By the Book
The Boy Scout Handbook offers tips on organizing gear in a backpack ("Arrange soft items so that they will cushion your back"), but is mum on weight distribution. Internal frame backpacks carry best when loaded with heavy items like food, water, and tent at shoulder height and close to your back. Lighter, bulky gear like cook kits and clothing go in the lower and middle of the pack. Your sleeping bag squishes into the bottom compartment.
5. Packing the 10 Essentials
From equal piles of assorted gear and clothing, each team must pull out The 10 Essentials–those butt-saving items no wilderness traveler should leave home without. To make it harder, we included toilet paper, a water filter, a spork, and other distractions.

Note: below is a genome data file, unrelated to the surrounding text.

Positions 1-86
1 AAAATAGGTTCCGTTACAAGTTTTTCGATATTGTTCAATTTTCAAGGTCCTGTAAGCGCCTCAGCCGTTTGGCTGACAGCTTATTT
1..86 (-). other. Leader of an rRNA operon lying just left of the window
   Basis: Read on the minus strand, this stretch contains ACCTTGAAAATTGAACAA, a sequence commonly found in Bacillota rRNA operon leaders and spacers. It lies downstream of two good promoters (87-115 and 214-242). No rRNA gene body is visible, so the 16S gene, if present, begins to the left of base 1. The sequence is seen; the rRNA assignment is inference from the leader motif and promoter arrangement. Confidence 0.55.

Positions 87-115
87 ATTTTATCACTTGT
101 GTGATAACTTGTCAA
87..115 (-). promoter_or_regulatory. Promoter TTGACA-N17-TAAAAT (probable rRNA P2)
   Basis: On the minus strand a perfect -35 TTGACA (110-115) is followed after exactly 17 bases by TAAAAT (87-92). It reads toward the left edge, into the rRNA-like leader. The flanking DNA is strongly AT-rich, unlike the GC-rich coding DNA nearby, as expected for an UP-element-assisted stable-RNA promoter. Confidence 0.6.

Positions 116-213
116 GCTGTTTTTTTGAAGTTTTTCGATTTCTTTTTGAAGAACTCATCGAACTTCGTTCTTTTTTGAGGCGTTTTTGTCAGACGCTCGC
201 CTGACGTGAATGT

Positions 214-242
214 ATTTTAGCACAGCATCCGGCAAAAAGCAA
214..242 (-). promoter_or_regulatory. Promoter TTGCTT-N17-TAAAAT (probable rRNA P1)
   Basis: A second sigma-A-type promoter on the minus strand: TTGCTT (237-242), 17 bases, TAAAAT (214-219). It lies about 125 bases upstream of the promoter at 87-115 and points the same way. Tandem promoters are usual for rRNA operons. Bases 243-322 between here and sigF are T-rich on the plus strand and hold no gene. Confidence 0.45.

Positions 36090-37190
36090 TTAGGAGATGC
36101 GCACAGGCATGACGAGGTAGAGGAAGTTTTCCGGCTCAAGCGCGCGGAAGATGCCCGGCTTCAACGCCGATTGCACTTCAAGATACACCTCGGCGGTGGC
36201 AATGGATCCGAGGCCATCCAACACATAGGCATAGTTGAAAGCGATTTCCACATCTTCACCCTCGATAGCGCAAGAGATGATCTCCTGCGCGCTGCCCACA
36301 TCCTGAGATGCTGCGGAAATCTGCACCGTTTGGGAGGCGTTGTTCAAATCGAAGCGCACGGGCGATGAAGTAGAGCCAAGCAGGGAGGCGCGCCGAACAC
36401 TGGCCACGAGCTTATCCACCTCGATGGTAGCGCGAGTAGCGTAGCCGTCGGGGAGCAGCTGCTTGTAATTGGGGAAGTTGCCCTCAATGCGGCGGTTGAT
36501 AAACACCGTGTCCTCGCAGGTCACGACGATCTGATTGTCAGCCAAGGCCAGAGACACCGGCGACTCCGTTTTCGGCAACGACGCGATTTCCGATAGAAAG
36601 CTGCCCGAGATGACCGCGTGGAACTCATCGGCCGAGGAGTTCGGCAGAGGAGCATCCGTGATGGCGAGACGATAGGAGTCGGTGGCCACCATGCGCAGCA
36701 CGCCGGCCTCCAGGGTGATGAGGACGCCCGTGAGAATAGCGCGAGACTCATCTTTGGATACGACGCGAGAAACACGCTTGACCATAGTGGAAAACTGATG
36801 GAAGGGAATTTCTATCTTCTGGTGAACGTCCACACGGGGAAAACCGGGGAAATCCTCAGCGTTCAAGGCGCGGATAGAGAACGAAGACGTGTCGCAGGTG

Troop 43. The Scouts finished 30 seconds behind Team BACKPACKER but the youngsters got 9 out of 10 correct (they left out sun protection, which The Handbook cites–but is debatable). The seniors picked two incorrect items, including toilet paper. "It doubles as a firestarter," argues David. Nice try. Readers: 2, Scouts: 3
By the Book
Exactly what constitutes the 10 emergency essentials is controversial. The Handbook lists a pocketknife, first-aid kit, extra clothing, raingear, water bottle, flashlight, trail food, matches and firestarter, sun protection, and map and compass. Other sources variously swap in a repair kit, space blanket, whistle, and garbage sack.
6. Tent Pitching